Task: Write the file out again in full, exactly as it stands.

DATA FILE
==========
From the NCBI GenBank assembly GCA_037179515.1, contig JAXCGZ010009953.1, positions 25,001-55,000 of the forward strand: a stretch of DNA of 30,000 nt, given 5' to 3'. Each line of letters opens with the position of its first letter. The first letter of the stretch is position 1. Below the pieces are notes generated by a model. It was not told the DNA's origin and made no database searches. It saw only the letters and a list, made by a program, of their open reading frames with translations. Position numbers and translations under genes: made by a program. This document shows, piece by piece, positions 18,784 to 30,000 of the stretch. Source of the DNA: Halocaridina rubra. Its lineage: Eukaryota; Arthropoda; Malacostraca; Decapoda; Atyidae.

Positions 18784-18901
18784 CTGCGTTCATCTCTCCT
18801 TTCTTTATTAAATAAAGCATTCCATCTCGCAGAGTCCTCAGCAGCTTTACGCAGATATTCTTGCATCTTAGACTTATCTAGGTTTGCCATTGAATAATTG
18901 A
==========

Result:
From the NCBI GenBank assembly GCA_037179515.1, contig JAXCGZ010009953.1, positions 25,001-55,000 of the forward strand: a stretch of DNA of 30,000 nt, given 5' to 3'. Each line of letters opens with the position of its first letter. The first letter of the stretch is position 1. Below the pieces are notes generated by a model. It was not told the DNA's origin and made no database searches. It saw only the letters and a list, made by a program, of their open reading frames with translations. Position numbers and translations under genes: made by a program. This document shows, piece by piece, positions 18,784 to 30,000 of the stretch. Source of the DNA: Halocaridina rubra. Its lineage: Eukaryota; Arthropoda; Malacostraca; Decapoda; Atyidae.

Positions 18784-18901
18784 CTGCGTTCATCTCTCCT
18801 TTCTTTATTAAATAAAGCATTCCATCTCGCAGAGTCCTCAGCAGCTTTACGCAGATATTCTTGCATCTTAGACTTATCTAGGTTTGCCATTGAATAATTG
18901 A